Thomas Struth, Measuring, Helmholtz-Zentrum, Berlin 2012, 2012, chromogenic print, 233,4 x 328,7 cm; 241,9 x 336,7 cm, framed, edition of 6
Thomas Struth, Golems Playground, Georgia Tech, Atlanta 2013, 2013, chromogenic print, 226,6 x 320,0 cm; 235,1 x 328,0 cm, framed, edition of 6
Thomas Struth, Blowout Preventer, Mountrail County, North Dakota 2010, 2010, chromogenic print, 162,0 x 197,7 cm; 169,5 x 204,7 cm, framed, edition of 10
27 JULY – 24 AUGUST 2013
We are happy to announce the first summer exhibition of Stiftung zur Förderung zeitgenössischer Kunst in Weidingen (Foundation for the Promotion of Contemporary Art in Weidingen), featuring new photographs by Thomas Struth.
The artist’s ongoing series are characterized by a careful observation and a relation between viewer and the viewed, reconciling forms of documentation and contemplation: In his initially black-and-white, later coloured cityscapes he accurately observes the unique character of streets in Japan, Europe and America; his portrait series of individuals and families exemplify his belief in photography as a tool of scientific origin for psychological exploration; the well-known Museum Photographs (1989–2005) emphasize the museum visit as a complex social ritual of seeing and being seen and examine the survival of works in public collections.
In the past fifteen years Struth has expanded his photographic repertoire continuously to include landscapes such as jungles, deserts and forests, ultimately themes like industry, science, energy and globalization have been added. These latter aspects are subject of a series, developed from 2007, from which recent works will be presented in this exhibition. The large-scale photographs give insight to ‘hidden’, publicly inaccessible places of technology, industry and science. Although these locations are recognizable as places of industrial and technological progress, their concrete function remains mostly unknown and a clear identification seems to be impossible.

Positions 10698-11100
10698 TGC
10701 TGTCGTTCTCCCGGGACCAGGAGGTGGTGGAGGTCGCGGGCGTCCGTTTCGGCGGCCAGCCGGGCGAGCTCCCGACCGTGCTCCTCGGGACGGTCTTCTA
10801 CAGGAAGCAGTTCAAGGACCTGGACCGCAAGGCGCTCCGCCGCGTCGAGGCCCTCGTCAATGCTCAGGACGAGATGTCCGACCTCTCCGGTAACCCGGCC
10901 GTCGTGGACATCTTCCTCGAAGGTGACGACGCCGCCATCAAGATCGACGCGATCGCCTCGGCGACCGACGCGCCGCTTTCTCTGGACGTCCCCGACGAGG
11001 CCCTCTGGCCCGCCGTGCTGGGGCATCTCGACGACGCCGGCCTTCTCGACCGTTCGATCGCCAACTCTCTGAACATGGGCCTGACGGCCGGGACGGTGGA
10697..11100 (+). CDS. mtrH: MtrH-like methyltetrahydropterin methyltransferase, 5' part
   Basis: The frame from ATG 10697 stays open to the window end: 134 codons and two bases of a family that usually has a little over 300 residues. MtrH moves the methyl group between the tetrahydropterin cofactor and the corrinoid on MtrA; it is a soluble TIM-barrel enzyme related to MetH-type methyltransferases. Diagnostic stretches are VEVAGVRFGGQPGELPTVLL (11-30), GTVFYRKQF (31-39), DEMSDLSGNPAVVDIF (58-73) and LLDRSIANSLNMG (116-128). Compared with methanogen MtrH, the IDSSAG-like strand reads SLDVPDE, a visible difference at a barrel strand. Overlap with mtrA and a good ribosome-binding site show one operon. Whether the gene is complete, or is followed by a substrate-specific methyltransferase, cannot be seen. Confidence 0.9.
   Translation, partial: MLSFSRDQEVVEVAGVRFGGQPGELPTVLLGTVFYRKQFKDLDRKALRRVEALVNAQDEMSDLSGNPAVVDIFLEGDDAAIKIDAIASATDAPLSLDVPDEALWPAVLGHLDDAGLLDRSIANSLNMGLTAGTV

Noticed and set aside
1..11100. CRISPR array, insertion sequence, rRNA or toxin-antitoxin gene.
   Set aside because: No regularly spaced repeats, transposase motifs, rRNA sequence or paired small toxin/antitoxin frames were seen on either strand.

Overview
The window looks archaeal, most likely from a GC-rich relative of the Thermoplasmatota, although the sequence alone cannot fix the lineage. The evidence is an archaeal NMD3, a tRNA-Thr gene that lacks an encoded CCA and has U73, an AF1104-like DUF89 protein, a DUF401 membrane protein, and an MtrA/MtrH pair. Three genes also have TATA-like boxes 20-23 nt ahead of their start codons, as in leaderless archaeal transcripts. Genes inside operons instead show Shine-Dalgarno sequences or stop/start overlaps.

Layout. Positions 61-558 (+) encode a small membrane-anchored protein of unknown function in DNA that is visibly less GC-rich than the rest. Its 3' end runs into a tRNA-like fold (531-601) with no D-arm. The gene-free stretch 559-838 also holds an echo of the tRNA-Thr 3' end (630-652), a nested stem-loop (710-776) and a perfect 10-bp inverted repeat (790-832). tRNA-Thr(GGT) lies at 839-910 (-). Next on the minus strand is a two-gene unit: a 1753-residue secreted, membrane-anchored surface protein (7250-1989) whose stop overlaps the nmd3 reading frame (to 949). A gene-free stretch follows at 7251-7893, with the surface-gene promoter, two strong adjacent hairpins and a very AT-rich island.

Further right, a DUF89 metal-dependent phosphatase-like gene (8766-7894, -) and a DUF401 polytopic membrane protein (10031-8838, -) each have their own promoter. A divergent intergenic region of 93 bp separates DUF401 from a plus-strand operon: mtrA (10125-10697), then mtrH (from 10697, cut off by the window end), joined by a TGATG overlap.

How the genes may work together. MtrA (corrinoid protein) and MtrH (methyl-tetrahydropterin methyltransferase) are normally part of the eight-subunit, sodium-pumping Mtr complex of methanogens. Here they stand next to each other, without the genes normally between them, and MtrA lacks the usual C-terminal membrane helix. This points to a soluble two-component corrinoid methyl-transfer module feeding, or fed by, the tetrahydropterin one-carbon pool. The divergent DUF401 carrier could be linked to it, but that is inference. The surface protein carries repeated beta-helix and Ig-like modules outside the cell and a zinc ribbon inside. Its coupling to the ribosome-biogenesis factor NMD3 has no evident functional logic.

Thus, in Blowout Preventer, Mountrail County, North Dakota 2010, it is not directly evident that the depicted machinery is a plant to prevent gas eruptions which is employed with the recently discussed fracking method. Also, the measuring device for electronic structures of typological insulators, correlated materials and super conductors which achieves results of particularly high resolution, shown in the photographic work Cluster Trap, Helmholtz- Zentrum, Berlin 2012 may not be part of the general knowledge of an uninitiated viewer.
The documentary aspect thereby fades into the background. The viewer’s eye rather orients itself on the form and colour structures of the photographs. Especially in the context of the gallery space, they become abstract, nearly painterly compositions or images of anonymous sculptures. At the same time they remain impressive manifests of the present, which document human ambition and the progress of today’s industries.